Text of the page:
Do not confuse the tools and the means to reach your goal and the goal itself. For example, being able to do the splits properly is a tool to be able to perform some performances that require that degree of flexibility. You may or may not need it, but it’s nice to have it handy for when that day comes.

As a dancer, you are an artist (… and an athlete)

You’ll tell a story to, or share emotions with, the audience through your bodies. Your face, hands, arms, legs, your back, everything in you must speak a language without words that talk to and move your audience.

A talented painter does not need to master all types of textures, materials and techniques. But a talented painter certainly needs to know what to use to produce the effect they are looking for. You may need strength, agility, swiftness, grace, boldness, sharpness, charm, wit, airiness. That is the goal.

Proper placement should always be part of your goal

First of all, let’s be clear that the splits is not a bad movement and working towards more mobility is not a bad thing either. The problems start when you passively stay in this position for an extended period of time (3 minutes or more for example) and worse: when you work on oversplit which is beyond the natural range of motion of your joints.

Let’s review the regular split position first of all. We see too many dancers posting incorrect splits on the social media. It is heartbreaking because they are so happy to have finally achieve a personnal challenge and what we see is a posture that is nowhere close to helping them be strong and healthy dancer.

In a split, the hips must remain as square as possible, which means that the right and left hip remain on the same horizontal line. The split is a movement happening at the hip joint: it’s your femur moving in the hip socket, it’s not about your hip shifting back or your waist twisting. If you want to have fun and experiment new movements that’s fine, but let’s not call this a ‘split’ please.

In a split, you do not let your hip open up to the back to create more range of motion. Why? Such a position, brings more stress to ligaments necessary to stabilise your pelvis so overtime you’ll weaken your ability to control and stabilise your hips. That said, not everyone has the flexibility at the hip joint to do the splits. If that’s your case, what do you do? Bend the back leg and work with a qualified coach to improve your flexibility.

Passive stretching for an extended time makes you prone to pulling your muscles

Passive stretching can be used prior to a ballet class, but not for an extended time. Yet, too many dancers still stay in the splits for 3 to 5 minutes before jumping to the barre or rehearsals.

Here’s what happens during a long passive stretch: muscles fibers are in an elongated state and we have relaxed the contractile fibers of your muscles. It feels good, but our muscles are asleep for the next twenty minutes and will not contract at full power when we need them to. We are more likely to strain or pull a muscle. If it never happened to us yet, it’s either pure luck (the class doesn’t start with the most strenuous work), or because we have built the habit of using other muscles. (source: Fascial Fitness by Robert Schleip and Divo Muller, Fascia in sport and movement, 2015).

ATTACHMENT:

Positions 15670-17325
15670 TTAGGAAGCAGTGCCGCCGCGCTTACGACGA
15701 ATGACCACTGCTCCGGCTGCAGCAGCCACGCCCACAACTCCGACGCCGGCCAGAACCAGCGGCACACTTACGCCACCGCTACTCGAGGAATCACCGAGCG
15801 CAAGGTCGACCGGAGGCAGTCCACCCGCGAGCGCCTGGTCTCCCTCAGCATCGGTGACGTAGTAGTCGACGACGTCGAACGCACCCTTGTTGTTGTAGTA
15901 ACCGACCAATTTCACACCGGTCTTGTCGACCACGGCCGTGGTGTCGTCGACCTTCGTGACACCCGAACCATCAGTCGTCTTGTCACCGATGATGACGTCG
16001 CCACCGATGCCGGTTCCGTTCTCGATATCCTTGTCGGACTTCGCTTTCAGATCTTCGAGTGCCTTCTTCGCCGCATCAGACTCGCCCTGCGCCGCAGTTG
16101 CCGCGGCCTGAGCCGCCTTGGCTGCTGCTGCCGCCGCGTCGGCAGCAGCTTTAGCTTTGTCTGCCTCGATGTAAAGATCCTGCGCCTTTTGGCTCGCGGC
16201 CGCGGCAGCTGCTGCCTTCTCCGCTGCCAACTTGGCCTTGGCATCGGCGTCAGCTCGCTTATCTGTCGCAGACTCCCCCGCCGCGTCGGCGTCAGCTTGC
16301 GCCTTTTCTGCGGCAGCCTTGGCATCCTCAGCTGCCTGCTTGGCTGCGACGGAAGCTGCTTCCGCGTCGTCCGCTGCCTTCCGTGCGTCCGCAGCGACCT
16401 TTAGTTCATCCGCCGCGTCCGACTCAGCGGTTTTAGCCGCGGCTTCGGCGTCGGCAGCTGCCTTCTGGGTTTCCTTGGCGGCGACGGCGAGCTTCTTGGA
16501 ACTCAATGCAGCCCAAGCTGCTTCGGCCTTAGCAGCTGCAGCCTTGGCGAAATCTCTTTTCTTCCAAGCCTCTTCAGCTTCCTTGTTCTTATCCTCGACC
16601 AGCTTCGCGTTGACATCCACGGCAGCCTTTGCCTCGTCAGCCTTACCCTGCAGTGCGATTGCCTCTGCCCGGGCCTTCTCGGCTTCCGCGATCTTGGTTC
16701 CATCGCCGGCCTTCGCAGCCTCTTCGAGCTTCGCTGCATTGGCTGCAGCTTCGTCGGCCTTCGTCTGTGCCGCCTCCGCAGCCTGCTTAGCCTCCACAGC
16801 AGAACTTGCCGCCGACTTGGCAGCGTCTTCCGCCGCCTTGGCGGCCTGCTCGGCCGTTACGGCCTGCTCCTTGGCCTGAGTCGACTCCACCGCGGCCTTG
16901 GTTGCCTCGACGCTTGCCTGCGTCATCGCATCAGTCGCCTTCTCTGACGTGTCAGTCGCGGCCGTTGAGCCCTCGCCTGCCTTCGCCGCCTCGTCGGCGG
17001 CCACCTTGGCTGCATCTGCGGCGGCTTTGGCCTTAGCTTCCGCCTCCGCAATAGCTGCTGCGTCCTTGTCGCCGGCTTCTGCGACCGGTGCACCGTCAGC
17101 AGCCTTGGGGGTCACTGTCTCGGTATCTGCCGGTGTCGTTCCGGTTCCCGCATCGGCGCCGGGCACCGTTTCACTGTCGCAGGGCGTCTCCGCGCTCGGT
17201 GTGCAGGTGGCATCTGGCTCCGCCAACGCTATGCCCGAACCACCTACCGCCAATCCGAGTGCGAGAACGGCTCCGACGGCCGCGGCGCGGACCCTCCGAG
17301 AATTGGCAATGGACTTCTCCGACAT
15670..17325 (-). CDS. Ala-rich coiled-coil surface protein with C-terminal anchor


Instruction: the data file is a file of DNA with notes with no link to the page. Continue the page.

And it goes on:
Oversplits lead to instability and issues such as labral tears, sunchondral sessions, sublaxations…

Our muscles don’t change length: we stretch our ligaments, tendons and other connective tissue in our body (known as fascia). The purpose of your ligaments is to hold your joints safely. If you stretch, or overstretch them, they don’t recoil back to their original length, they become loose and they cannot do their job anymore. Your joints become wobbly and hard to control. As a result, stretching weaken the stability or your control over your joints. An unstable joint means that

  • our bones get loose in their joints and can create inflammations (welcome hip replacement before blowing our 30 candles)

  • either you’ll be more wobbly (bye bye Aurora’s rose adagio balance) or you’ll need more muscle strength to compensate. In any case, you’re making your training harder.

The splits won’t give you the strength to hold your leg up in the air

And this is the main reason why we advice a complete different set of exercises and stretches to dancers who want to improve their range of motion. The splits actually don’t help you build the strength to hold your leg up in the air. It is certainly a nice quick stretch to perform to see how the body feels today. But that’s about it.

The splits don’t teach your body how to reach this position either. We just lie there. A passive stretch is not an activity that increases our brain-muscle connections. An illustration would be putting a toddler upright: he/she is standing now but they don’t know how they got there and they won’t be able to replicate the movement. (source: Human movement performance by Eyal Lederman, Fascia in sport and movement, 2015).

Warm-up wisely by educating yourself. Read books or follow videos online that include science-based information, don’t follow any influencer who may happen to have always been flexible anyway. That is one very efficient way to get closer to your goal of being a strong, healthy dancer with a long career.

“Focus on the goal: developing and growing as an artist with the technique being your toolbox.